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7 Study Tips You May Not Hear Everyday

This article is written by a student writer from the Her Campus at Clemson chapter.

I don’t know about you, but I get pretty irritated that when I ask for study tips, I get the same answers. Every. Single. Time.  Start a week in advance.  Turn your phone off.  Study in small chunks instead of cramming.  I get it.  This is not to say that these tips aren’t helpful; because indeed they are.  However, whenever someone asks for tips on studying, it is likely because the aforementioned ones aren’t working, or he/she is just looking for additional ones to supplement them.  Through the course of the past few years, I have taken note of the small strategies that have helped me prepare for exams.  Here’s what I have come up with.

  1. Flashcards are key for memorization based classes.  I find it helpful to make flashcards as soon as I finish a lecture in one of these classes.  This alleviates the stress of taking hours to make them for all of the testable material during exam time.  Also, you are far more likely to retain the information in the lecture if you look over it within 24 hours of learning it.  

  2. Utilize your school’s test bank.  Professors often tell you not to rely on past exams, so don’t use this as your sole study method.  However, it is so so helpful after you have studied the material.  This way, you get yourself comfortable with the format.  I especially find this useful for the first exams in each class at the beginning of the semester.  Although many professors change up their exams, it minimizes anxiety and ensures that you are studying the right way to know if you’re likely going to be asked multiple choice or free response questions.  

  3. Adapt the material to your learning style.  If your high school was anything like mine, your administration was sure to have you know how you learned best, whether it be through listening, seeing, etc.  If you never took the quiz in high school, there are plenty online that you can take, but odds are, by college you most likely know how you learn best.  It is important to make sure you review material in a way that is effective for you.  For example, if you are an auditory learner, it may be most helpful to invest in the audio book for your class.  Or if you’re a kinesthetic learner, making flashcards by hand will be helpful.  There is an effective method out there for all of us, it just takes some time and effort to find.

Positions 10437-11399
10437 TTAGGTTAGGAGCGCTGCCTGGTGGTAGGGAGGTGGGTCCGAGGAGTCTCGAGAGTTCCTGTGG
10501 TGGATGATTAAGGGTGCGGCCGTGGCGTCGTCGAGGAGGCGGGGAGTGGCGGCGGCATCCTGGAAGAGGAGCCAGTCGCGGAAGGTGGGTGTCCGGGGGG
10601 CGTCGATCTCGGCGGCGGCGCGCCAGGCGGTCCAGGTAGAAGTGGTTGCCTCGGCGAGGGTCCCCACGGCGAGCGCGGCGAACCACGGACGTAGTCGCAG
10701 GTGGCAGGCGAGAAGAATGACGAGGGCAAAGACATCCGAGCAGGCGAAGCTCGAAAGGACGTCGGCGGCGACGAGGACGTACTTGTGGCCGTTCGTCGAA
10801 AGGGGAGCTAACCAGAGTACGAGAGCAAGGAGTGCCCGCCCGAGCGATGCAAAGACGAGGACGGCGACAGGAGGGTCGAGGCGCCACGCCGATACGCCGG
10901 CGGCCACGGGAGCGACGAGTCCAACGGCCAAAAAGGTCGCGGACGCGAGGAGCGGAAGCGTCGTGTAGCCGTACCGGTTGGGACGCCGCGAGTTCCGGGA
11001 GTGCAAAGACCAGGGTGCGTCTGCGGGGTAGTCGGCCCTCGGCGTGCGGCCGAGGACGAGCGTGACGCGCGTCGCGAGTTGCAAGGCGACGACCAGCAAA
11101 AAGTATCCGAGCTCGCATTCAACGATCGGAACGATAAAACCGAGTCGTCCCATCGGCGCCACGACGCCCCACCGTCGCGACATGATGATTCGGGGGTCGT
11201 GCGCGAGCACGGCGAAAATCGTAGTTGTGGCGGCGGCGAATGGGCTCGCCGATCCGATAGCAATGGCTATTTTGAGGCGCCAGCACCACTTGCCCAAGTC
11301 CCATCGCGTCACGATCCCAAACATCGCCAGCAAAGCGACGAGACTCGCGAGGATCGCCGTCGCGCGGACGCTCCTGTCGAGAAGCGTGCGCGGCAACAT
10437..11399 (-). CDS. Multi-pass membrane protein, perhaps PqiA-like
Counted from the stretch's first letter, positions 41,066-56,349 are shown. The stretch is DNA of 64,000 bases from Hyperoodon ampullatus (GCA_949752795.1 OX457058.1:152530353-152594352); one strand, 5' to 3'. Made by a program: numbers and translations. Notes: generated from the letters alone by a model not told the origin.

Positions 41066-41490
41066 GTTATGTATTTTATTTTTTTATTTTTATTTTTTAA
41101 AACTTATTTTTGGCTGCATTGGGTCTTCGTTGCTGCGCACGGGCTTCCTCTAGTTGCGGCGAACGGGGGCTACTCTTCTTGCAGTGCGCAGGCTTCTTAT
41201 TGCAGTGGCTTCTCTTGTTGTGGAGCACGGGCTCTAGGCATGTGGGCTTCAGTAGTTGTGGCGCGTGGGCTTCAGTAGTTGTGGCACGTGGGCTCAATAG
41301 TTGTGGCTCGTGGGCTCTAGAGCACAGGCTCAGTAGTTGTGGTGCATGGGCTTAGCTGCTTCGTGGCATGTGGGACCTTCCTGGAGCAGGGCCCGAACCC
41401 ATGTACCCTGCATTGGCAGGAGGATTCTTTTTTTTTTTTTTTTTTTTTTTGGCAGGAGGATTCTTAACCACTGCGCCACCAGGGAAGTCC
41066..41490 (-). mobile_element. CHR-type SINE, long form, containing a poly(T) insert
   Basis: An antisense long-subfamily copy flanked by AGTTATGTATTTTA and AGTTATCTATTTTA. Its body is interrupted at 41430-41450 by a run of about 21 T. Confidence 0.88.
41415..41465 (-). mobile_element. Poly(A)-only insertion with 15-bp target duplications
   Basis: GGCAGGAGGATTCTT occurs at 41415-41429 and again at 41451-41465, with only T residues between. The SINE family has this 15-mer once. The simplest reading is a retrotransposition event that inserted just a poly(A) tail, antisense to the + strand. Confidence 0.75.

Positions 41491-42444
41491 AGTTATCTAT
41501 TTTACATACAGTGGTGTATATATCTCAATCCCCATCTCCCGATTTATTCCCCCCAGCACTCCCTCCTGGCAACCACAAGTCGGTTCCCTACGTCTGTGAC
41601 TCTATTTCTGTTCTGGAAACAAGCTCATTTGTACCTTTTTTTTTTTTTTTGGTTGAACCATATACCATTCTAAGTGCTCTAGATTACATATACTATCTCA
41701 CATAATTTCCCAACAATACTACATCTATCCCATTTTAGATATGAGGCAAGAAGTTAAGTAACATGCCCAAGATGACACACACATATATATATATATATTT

4. Invest in a pair of noise cancelling headphones.  I absolutely cannot study with any music or chatter, or any kind of noise for that matter.  Some people on the other hand, focus more with background music.  Either way, noise cancelling headphones are for you.  While I don’t play music with them on, I benefit from wearing them because a) people don’t bother talking to me and b) they cancel out any noise when I struggle to find a quiet study space.  If you do like noise while you study, obviously, the headphones are still beneficial to you, being that you can play music from them.

  5. Find a productive time of day.  It is often frowned upon to stay awake into night’s latest hours doing homework.  However, some people’s productivity peaks at this time.  Some, like me for example, are the opposite and have to accomplish everything in the light of day.  Both are fine, and finding your time is key to getting anything done.

  6. Make snacks ahead of time.  Our bodies burn calories frivolously while studying, which may seem like a surprise considering we are sitting in chairs for hours straight.  For this, it is important to snack during short study breaks.  Because we get so hungry, we often overeat and then we feel sick, distracting us from our course material.  This problem can be solved by making snacks ahead of time, and sticking to a healthy serving size that will give you just the right amount of energy without the upset stomach.

  7. Reward yourself.  We hear this one a lot. However, I want to discuss some of the rewards that work best in providing incentive for me to study.  For example, I will tell myself that if I study for a half hour, I can watch a YouTube video, put on a face mask, or have a snack.  If I make it through all my flashcards without missing one, I can take a half hour nap.  Rewards are based on your preferences, so whatever gets you excited to study (or finish studying) is a good choice.

Caitlin Barkley is currently a senior at Clemson University pursuing a degree in both Biology and Psychology. In 2016-2017, she served as the Campus Correspondent and Editor-in-Chief for Her Campus Clemson after joining her freshman year. She is also an ambassador with the Calhoun Honors College, a teacher with Clemson Dancers, and a member of Tiger Strut Dance Company. Caitlin is a colonizing member of the South Carolina Beta Chapter of Pi Beta Phi, and she serves as the current Chapter President. A few of her favorite things include coffee, her Clemson ring, and fuzzy blankets! Follow her on Instagram @c_barkley19